via Burnout Club

The burden of burnout

If you’re a business owner like myself, then you’ll know that burnout is incredibly common. You’ll also know that it doesn’t last forever, is manageable and somewhat avoidable. 

A lot of people associate burnout with being exhausted as a result of working long hours. While this can be true to an extent, ultimately I think this assumption is false.

Why? Well, in my opinion and experience, burnout is what happens when you’re working on something that doesn't align with your values and goals, and therefore, feels directionless and subsequently draining. It’s more about the meaning (or lack thereof) of what you’re doing, more so than the time going into it. Passion plays a huge role. If your work lacks passion and feels meaningless then burnout is likely to occur, regardless of how many hours you’re working. 

In saying that, it’s important to clarify that breaks are certainly important, even when working on something that you’re passionate about. We’re not machines, we do require rest. There is just a difference between needing rest and being burnt out, and for me, the difference is passion and completing meaningful work. 

What are the most common causes of burnout?

Everyone is different and will experience different triggers to their burnout. Most commonly, it occurs when employees are under immense pressure with unrealistic expectations. It can be a ‘no light at the end of the tunnel’ kind of feeling where it feels like you’re working to no logical end. The pressure of imminent deadlines, meeting tight budgets and expectation to work well beyond standard hours to no satisfying reward, can all result in burnout. 

More specifically, in my own experience, burnout has been caused by working tirelessly on projects that don’t challenge me or help me grow in any way. The monotony of working on passionless projects became increasingly taxing and tiresome. Long hours may have been a reason, but working to no rewardable end was certainly a substantial factor. 

Everyone will experience burnout differently, there’s no cookie-cutter trigger. So, it’s important to pay attention to how you’re feeling at work and about work. Burnout is avoidable but all too often it’s undetected until later.

How to cope with the feeling of burnout

I’ve found that the best way to manage burnout is to identify what’s caused it and then work on a plan to fix it. For example, if you’re feeling overwhelmed, overworked or undervalued then a transparent discussion with your manager or boss may be quite beneficial. Good business leaders want happy employees and they can’t fix what they don’t know about, so try having a calm and logical conversation where you outline the issues and work out a way forward.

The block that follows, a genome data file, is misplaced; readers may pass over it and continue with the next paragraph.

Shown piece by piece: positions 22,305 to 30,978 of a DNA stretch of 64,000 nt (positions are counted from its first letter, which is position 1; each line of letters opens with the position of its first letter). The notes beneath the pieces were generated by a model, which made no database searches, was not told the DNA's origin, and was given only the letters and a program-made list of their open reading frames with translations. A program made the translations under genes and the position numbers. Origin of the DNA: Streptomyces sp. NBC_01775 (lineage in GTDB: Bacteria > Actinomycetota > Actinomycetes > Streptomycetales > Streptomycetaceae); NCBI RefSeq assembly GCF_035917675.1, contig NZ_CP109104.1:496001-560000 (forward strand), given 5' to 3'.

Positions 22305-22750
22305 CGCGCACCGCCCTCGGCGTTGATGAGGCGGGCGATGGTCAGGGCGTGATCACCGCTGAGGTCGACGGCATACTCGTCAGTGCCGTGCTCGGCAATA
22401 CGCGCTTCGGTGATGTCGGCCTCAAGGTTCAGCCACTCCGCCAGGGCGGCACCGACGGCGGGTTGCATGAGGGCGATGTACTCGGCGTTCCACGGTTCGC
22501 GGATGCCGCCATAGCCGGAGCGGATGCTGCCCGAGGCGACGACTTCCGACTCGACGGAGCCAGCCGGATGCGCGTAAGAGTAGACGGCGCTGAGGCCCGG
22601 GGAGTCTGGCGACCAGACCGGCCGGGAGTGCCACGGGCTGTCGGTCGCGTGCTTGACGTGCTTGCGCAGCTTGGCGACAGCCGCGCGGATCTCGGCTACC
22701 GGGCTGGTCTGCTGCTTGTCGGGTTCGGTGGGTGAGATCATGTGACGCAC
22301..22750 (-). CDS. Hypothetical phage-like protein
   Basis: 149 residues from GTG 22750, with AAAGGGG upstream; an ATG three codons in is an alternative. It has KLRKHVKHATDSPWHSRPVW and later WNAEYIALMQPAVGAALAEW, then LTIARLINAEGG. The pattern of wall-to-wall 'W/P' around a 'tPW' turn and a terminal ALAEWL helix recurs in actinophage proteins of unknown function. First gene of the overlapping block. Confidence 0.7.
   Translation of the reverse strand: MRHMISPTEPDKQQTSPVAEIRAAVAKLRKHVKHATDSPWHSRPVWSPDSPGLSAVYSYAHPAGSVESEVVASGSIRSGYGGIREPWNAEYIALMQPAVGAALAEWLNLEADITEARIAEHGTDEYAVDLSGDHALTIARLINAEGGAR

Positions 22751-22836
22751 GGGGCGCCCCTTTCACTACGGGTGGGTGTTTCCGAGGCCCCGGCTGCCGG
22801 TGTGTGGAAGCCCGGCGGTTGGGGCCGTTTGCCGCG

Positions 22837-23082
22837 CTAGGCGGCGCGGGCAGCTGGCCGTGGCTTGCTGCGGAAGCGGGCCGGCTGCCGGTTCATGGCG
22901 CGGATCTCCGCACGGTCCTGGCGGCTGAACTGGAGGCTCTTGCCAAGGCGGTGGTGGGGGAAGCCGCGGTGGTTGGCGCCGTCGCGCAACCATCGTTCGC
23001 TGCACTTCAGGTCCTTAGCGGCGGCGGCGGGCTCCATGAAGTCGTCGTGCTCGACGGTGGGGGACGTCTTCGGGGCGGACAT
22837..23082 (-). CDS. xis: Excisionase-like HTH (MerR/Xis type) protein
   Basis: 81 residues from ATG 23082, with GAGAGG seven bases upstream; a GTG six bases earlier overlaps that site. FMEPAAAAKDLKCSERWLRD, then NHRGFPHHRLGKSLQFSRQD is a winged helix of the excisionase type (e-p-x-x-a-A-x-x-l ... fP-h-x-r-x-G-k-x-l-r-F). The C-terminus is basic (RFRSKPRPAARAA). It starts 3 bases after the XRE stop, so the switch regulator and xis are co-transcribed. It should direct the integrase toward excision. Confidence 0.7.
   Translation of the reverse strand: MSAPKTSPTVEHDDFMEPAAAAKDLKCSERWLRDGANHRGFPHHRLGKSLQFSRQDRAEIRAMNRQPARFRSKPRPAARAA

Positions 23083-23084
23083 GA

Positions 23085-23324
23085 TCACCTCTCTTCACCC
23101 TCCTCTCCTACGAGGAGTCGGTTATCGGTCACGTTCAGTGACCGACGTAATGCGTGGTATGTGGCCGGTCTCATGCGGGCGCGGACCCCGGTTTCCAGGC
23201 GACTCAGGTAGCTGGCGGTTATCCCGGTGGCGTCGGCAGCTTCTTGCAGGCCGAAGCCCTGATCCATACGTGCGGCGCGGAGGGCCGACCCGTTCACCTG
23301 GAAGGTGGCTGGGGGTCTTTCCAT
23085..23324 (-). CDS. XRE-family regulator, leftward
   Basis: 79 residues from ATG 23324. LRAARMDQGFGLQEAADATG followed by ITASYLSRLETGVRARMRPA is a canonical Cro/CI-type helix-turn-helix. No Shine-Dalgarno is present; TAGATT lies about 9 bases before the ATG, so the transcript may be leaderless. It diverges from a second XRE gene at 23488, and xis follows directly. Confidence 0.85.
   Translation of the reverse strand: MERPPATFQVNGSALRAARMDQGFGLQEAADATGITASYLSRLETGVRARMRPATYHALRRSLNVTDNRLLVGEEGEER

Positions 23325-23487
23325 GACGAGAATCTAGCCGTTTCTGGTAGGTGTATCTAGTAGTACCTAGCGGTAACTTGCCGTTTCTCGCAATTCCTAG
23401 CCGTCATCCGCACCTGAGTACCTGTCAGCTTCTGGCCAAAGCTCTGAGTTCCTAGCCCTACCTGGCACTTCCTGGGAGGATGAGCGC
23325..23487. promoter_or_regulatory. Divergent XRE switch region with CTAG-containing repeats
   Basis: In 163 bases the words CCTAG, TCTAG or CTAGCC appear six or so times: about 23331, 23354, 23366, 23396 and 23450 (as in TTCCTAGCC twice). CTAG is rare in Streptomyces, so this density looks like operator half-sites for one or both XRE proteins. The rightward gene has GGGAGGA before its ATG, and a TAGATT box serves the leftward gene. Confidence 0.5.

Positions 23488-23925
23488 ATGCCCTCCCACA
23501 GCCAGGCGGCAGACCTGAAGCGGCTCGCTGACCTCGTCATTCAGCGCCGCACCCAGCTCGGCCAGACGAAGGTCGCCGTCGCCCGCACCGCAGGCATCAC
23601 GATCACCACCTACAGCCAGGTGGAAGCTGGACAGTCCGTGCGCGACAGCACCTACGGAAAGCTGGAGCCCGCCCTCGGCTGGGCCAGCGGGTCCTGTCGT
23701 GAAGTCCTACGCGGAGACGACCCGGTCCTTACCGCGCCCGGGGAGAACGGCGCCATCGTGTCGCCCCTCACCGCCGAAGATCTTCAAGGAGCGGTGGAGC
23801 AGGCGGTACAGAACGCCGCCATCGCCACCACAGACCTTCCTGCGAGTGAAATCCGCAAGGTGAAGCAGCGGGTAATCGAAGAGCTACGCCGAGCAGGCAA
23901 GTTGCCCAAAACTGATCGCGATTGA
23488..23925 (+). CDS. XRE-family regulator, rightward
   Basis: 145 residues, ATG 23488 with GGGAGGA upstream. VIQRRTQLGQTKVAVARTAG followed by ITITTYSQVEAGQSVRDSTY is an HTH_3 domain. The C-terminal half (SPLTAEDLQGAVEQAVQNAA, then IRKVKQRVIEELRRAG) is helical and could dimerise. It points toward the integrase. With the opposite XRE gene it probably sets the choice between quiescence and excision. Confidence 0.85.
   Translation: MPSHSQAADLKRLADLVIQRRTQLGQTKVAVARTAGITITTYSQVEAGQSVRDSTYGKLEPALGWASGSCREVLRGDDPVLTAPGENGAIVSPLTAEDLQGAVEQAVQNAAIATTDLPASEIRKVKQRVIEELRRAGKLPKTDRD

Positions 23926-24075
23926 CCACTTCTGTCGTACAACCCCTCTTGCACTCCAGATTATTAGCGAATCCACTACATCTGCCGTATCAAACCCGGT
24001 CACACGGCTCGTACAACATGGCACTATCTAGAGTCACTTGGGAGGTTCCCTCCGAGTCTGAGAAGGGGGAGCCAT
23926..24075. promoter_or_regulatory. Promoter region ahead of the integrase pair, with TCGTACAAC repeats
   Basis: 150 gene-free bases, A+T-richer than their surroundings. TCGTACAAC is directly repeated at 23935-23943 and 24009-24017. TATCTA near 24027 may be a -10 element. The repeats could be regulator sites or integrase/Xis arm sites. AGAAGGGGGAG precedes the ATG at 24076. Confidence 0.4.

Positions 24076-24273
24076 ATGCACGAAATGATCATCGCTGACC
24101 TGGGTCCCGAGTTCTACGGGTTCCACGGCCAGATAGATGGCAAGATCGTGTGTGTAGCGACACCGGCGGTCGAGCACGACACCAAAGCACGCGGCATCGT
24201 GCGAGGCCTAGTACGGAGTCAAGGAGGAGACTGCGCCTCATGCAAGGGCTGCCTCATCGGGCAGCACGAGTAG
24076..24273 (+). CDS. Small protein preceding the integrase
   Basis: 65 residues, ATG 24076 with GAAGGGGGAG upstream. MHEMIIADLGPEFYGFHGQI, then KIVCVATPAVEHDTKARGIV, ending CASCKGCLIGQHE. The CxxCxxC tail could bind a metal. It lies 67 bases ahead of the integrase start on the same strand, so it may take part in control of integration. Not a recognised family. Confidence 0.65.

If you are the boss and you’re experiencing burnout, then the process of identifying what the issue is still important. If you don’t have the option of escalating, then look to delegate. Sometimes, it’s difficult to trust others with things that need to be done right, but if you trust your team to do a good job (and you should), then see who has capacity to help you out and lean on them for support. They’re your team for a reason. 

If you’re looking for a more immediate fix, then try taking a few deep breaths and realign on what it is that you’re actually trying to achieve. Tasks can add up quickly and feel very overwhelming. You can reduce the pressure on yourself by breaking each task into smaller, more achievable items, taking a deep breath and working out an actionable plan for progress. In many cases, this may mean asking for help - don’t shy away from that. In my time as a business leader, I’ve learned that no one can do it all and you’re no exception! 

How to recognise symptoms of burnout 

An important part of understanding burnout is being able to identify it before it happens. Again, everyone is different but there are some tell-tale signs to be weary of; lack of motivation, irritability, trouble concentrating, loss of productivity and missing deadlines. It’s good to be aware of the symptoms so you can identify them in either yourself, a colleague or employee. 

For me, burnout is typically characterised by unreasonable frustration and a lack of care or investment in the work I’m doing. Now when this happens, I know it’s a sign to take a step back, realign my focus and attack the task from another angle. Everyone has tasks in their job they dislike, it doesn’t mean you’re in a bad job. Sometimes we just need a minute to realign and try doing it another way. Perspective is everything. Stay in tune with yourself and make changes as necessary. 

Burnout can be a frightening experience but once understood, it’s entirely manageable, particularly if you remember that you’re always in control. Taking small steps can be incredibly impactful and completely change your perspective of how difficult your job or a certain task is. Remember; take a breath, realign your focus and lean on your team for support - you’ve got this. 

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